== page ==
Intimate portrait of prison camp survivor Lous Hoogendijk-De Jong, who hasn’t left her home in years


Source: IDFA


Dir: Oeke Hoogendijk. Netherlands. 2021. 71mins

By nature, this is a small-scale production: Housewitz puts the viewer in the home of Lous Hoogendijk-De Jong, or, to be more specific, the bedroom-cum-living-room and kitchen space which comprises her entire world. Lous, a robust and crusty-tempered Dutch nononogenerian, is the director’s mother and a severe agoraphobic who hasn’t left this sealed space for decades. Initially, Lous allows a camera crew in, and reluctantly agrees to talk about her past: but this only brings the horrors of her youth in a Nazi prison camp roaring back to life, and she directs her daughter to install a webcam instead.

The Holocaust didn’t finish in 1945 for those who survived

Lous isn’t just agoraphobic: she has an aversion to mankind, which she euphemistically refers to as social phobia, but in reality, she has had it with the human race. Sweary and funny, belligerent and yet oddly optimistic at times; when a Christmas tree arrives, she’ll shout: ’I’m enjoying it right now!” Later, in the sunshine of her back garden, clad in shades and a funky straw hat, she’ll express her love for electronic dance music.. But as the title indicates, Lous is a prisoner of her past – in which her beloved father and brother were murdered by the Nazis in death camps and she herself was deported to Westerbork in the Netherlands. She is haunted by dreams in which she can never find her way hom. And now she never leaves it.

Picked up by Tel Aviv-based Go2films on its IDFA premiere, where it competes in the new Envisions strand, Housewitz is a case of content over style. It’s a one-woman show, mostly shot on a webcam, and the story isn’t pretty. It’s important though: perhaps, as Lous accuses, the process is invasive, but she knows it matters that society bears witness with her right to the bitter end. The Holocaust didn’t finish in 1945 for those who survived.

Lous’s adult children appear incidentally, and there’s a sense that their testimony might have helped put her life in sharper context. Viewers will have to imagine what it was like to grow up with her, and know it can’t have been easy. On prompting, she recalls the terror of Oeke’s birth, when the sickly child was taken to hospital for six weeks — it was not known whether she would survive her illness. Lous expressed breastmilk for the child’s father to take into hospital, but she never visited her daughter: she simply couldn’t leave the house.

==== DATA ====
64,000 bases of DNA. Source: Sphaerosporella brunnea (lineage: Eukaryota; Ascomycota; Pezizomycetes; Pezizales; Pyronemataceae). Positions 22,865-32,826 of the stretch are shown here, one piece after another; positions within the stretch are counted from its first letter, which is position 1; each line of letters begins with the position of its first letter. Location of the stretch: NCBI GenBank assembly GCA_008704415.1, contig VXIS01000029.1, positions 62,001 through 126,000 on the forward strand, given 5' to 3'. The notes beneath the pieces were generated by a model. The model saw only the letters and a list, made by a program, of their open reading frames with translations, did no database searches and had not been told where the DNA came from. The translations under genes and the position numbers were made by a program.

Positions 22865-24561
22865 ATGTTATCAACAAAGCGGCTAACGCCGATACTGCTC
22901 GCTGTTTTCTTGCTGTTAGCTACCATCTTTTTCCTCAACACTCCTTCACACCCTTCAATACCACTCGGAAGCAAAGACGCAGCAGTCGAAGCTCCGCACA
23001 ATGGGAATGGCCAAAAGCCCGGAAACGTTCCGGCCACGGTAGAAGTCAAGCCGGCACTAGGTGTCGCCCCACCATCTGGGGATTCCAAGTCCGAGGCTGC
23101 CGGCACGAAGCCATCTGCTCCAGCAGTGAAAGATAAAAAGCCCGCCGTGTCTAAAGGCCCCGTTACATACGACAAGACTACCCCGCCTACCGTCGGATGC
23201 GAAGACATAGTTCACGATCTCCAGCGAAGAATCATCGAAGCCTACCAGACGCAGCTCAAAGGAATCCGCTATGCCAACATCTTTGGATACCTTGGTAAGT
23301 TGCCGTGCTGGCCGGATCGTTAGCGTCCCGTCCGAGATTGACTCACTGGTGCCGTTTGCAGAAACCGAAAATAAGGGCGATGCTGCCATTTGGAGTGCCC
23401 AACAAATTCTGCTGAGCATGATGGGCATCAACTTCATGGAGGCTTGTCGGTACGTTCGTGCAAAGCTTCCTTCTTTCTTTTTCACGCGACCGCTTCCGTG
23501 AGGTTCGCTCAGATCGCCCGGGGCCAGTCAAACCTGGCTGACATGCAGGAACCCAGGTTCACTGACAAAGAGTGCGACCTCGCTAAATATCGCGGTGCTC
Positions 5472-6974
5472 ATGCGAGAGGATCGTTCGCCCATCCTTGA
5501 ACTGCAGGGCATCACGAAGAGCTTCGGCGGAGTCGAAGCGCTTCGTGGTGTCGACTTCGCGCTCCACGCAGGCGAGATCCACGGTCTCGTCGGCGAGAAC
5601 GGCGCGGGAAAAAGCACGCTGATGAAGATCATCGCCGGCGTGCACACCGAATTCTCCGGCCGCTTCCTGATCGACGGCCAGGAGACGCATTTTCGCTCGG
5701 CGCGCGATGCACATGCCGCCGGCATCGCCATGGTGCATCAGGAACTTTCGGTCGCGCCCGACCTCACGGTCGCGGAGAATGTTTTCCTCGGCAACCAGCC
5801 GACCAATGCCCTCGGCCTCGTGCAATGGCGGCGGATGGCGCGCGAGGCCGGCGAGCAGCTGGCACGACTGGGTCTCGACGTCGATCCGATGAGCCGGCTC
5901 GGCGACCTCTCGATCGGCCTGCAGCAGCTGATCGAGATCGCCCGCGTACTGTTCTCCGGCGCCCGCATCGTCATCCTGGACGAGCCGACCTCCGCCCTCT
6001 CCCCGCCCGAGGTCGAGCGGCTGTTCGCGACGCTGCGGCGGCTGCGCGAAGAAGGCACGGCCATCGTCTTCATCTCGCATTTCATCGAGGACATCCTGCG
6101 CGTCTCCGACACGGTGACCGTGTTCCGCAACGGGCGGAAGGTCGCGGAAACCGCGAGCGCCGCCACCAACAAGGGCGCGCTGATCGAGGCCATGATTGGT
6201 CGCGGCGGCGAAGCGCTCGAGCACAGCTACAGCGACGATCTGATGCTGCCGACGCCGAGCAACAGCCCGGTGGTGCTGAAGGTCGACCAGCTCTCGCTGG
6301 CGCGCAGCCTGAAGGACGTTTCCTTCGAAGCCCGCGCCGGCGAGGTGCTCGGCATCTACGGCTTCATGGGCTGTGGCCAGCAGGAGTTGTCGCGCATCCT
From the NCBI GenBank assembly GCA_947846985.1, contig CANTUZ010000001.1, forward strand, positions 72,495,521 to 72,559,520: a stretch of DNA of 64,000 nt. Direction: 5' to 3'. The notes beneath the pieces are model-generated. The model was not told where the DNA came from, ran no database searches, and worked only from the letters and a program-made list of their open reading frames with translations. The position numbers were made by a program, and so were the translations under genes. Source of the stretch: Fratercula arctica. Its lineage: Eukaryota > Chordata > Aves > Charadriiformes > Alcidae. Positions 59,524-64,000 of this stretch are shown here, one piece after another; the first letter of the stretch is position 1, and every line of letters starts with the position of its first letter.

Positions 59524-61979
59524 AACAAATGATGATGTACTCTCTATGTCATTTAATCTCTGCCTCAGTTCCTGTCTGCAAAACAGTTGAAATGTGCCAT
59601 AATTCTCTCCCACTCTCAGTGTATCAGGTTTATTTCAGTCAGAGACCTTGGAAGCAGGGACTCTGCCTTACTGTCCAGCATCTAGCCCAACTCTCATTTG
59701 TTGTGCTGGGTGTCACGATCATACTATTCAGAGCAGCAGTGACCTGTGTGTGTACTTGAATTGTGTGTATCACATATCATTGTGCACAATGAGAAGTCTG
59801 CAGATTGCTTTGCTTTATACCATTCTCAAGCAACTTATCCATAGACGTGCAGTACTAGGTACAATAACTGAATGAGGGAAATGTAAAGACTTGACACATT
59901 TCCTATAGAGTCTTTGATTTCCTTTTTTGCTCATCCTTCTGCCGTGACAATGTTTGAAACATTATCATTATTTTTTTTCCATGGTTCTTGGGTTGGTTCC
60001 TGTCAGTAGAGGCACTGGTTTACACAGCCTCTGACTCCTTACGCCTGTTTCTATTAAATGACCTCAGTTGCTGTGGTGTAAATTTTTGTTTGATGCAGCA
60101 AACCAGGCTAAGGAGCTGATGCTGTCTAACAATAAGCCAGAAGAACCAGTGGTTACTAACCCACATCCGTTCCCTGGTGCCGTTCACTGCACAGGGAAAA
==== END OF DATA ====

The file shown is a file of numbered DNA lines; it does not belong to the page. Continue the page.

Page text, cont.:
Now Lous travels through her TV set – she has quite the audiovisual set-up. She takes train journeys on the television, with the rattling of the tracks a reminder of the road to the camps. She visits the world this way (“South Africa was dead boring,” she says.) It’s enough for her. She bottles everything up, crams down her emotions, seals it all with a tight lid, but Auschwitz and her dead father and brother are always with her, Westerbork is as much a presence in her rooms as the cat, her only companion. 

After the war, she and her mother never spoke again about what happened – not a word. As the film edges towards holocaust memorial day, we see that all her bravado is paper thin, she is hoarding a psychological response to events which invade her fragile sense of security. Attentive viewers will pick up clues that Lous is much older than she looks, and she passed away last year. One consoling thought is that the pandemic would not have altered her life: her world was locked down in 1942 and the psychological bars never opened again.

Production company: Discours Film, Eo Docs

International sales: Go2Films

Producers: Frank van den Engel, Oeke Hoogendijk

Cinematography: Sander Snoep

Editing: Katharina Wartena